Professor: Exodus miracles explained by science on theology and politics from a christian perspective

Professor: Exodus miracles explained by science on theology and politics from a christian perspective

By staff writers
23 Apr 2003

Professor: Exodus miracles explained by science

-23/4/03

The miracles of the Biblical book of Exodus can be explained by science, according to a Cambridge University professor.

Professor Colin Humphreys claims in a new book that phenomena described in Exodus can be shown to have natural causes, which science can explain.

Although such a claim is not new, it brings a scientific rather than a theological perspective to bear, and will contribute to on-going debate.

The book, written by the Professor of Materials Science, called "The Miracles of Exodus", attempts scientific explanations for a number of miracles including the burning bush that was not consumed. It also tackles the 10 plagues of Egypt and the crossing of the Red Sea.

The Professor suggests that the parting of the Red Sea happened at the Gulf of Aqaba and was the result of a strong wind blowing water away from the coast.

He said: "This effect will happen with a long and narrow body of water."

"At Lake Erie in America, which is long and narrow, a strong wind will result in one end being up to 16 feet higher than the other end - simply due to the effect of it being blown by the wind."

"I've done the maths and the calculations for what would happen with a hurricane force wind of 80 mph in the Gulf of Aqaba."

"The water would be pushed out from the seashore and would create a wall of water about four or five feet tall and maybe 800 yards out to sea."

"Usually when you get a strong wind it dies down gradually but if it was to suddenly stop you could get a huge wall of water travelling at 16 feet per second which would explain how the Egyptians who were chasing the Israelites were drowned."

His book is currently available in the US from Harper Collins but will be on sale in the UK in July.

Professor: Exodus miracles explained by science

-23/4/03

The miracles of the Biblical book of Exodus can be explained by science, according to a Cambridge University professor.

Professor Colin Humphreys claims in a new book that phenomena described in Exodus can be shown to have natural causes, which science can explain.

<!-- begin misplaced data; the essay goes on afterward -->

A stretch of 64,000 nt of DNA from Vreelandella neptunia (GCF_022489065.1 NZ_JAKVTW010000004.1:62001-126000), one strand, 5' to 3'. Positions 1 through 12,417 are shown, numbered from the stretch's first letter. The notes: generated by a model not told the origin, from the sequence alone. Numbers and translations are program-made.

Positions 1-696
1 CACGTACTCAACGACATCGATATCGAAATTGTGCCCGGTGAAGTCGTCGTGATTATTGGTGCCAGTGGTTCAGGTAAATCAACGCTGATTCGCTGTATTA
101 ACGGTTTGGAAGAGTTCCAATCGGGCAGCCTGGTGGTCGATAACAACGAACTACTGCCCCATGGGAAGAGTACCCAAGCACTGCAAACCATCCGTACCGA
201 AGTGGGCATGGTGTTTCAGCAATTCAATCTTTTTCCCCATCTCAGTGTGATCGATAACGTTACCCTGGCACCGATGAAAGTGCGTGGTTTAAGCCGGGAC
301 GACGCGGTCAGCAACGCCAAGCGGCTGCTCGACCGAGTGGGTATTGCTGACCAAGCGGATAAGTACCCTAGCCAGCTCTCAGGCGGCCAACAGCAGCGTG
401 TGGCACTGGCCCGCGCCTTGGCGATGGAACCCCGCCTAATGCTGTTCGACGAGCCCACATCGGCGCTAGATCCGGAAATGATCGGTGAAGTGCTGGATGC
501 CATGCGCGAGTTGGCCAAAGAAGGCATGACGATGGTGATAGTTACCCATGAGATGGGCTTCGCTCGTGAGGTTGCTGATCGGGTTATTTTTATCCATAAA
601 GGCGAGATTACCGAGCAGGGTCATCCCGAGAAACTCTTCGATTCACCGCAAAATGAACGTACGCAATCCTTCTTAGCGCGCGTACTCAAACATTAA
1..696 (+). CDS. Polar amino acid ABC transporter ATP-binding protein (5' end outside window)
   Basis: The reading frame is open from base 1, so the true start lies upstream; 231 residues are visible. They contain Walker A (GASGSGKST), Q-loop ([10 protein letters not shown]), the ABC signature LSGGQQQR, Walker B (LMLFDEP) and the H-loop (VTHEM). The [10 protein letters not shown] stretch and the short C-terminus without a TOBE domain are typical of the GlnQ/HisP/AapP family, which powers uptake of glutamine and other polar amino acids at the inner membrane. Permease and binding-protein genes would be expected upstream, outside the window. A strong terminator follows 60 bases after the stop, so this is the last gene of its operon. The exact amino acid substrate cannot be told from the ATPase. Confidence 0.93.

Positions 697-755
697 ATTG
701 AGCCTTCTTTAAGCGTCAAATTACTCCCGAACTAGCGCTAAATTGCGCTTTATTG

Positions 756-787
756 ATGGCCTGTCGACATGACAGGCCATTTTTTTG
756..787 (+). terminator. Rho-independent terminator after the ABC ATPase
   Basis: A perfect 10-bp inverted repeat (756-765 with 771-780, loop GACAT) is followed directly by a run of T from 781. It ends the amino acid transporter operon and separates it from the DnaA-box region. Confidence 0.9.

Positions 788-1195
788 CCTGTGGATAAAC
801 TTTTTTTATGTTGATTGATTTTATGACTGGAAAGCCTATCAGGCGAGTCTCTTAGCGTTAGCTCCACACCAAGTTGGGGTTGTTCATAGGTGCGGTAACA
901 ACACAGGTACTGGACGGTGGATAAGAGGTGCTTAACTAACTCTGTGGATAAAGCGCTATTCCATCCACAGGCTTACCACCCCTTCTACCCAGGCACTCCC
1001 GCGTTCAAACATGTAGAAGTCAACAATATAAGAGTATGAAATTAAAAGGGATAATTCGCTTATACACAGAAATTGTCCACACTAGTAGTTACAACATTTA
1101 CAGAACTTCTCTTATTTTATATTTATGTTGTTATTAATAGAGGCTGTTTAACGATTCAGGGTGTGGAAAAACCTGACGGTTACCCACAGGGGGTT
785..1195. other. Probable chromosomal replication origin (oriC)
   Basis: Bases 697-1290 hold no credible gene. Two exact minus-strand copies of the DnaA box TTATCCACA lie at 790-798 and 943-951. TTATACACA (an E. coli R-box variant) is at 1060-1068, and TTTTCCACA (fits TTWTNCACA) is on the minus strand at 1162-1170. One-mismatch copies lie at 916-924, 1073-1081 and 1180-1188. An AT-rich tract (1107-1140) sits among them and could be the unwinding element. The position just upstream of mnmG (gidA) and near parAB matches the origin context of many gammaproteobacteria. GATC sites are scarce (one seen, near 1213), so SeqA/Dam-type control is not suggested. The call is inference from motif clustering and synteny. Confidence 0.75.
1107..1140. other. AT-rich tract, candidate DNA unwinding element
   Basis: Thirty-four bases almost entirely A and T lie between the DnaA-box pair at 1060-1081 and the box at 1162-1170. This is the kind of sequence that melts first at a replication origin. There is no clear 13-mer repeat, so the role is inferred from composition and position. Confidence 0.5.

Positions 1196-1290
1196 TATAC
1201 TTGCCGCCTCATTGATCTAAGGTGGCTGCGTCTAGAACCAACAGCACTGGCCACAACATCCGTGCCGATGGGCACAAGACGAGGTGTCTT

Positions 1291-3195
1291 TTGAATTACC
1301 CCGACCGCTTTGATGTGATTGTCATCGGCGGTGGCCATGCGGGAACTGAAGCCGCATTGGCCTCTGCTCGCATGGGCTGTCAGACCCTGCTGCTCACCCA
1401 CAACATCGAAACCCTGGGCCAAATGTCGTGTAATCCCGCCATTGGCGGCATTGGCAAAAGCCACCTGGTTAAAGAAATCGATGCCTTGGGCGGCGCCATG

Although such a claim is not new, it brings a scientific rather than a theological perspective to bear, and will contribute to on-going debate.

The book, written by the Professor of Materials Science, called "The Miracles of Exodus", attempts scientific explanations for a number of miracles including the burning bush that was not consumed. It also tackles the 10 plagues of Egypt and the crossing of the Red Sea.

The Professor suggests that the parting of the Red Sea happened at the Gulf of Aqaba and was the result of a strong wind blowing water away from the coast.

He said: "This effect will happen with a long and narrow body of water."

"At Lake Erie in America, which is long and narrow, a strong wind will result in one end being up to 16 feet higher than the other end - simply due to the effect of it being blown by the wind."

"I've done the maths and the calculations for what would happen with a hurricane force wind of 80 mph in the Gulf of Aqaba."

"The water would be pushed out from the seashore and would create a wall of water about four or five feet tall and maybe 800 yards out to sea."

"Usually when you get a strong wind it dies down gradually but if it was to suddenly stop you could get a huge wall of water travelling at 16 feet per second which would explain how the Egyptians who were chasing the Israelites were drowned."

His book is currently available in the US from Harper Collins but will be on sale in the UK in July.

Creative Commons LicenseThis work is licensed under a Creative Commons Attribution-NonCommercial-NoDerivs 2.0 England & Wales License. Although the views expressed in this article do not necessarily represent the views of Ekklesia, the article may reflect Ekklesia's values. If you use Ekklesia's news briefings please consider making a donation to sponsor Ekklesia's work here.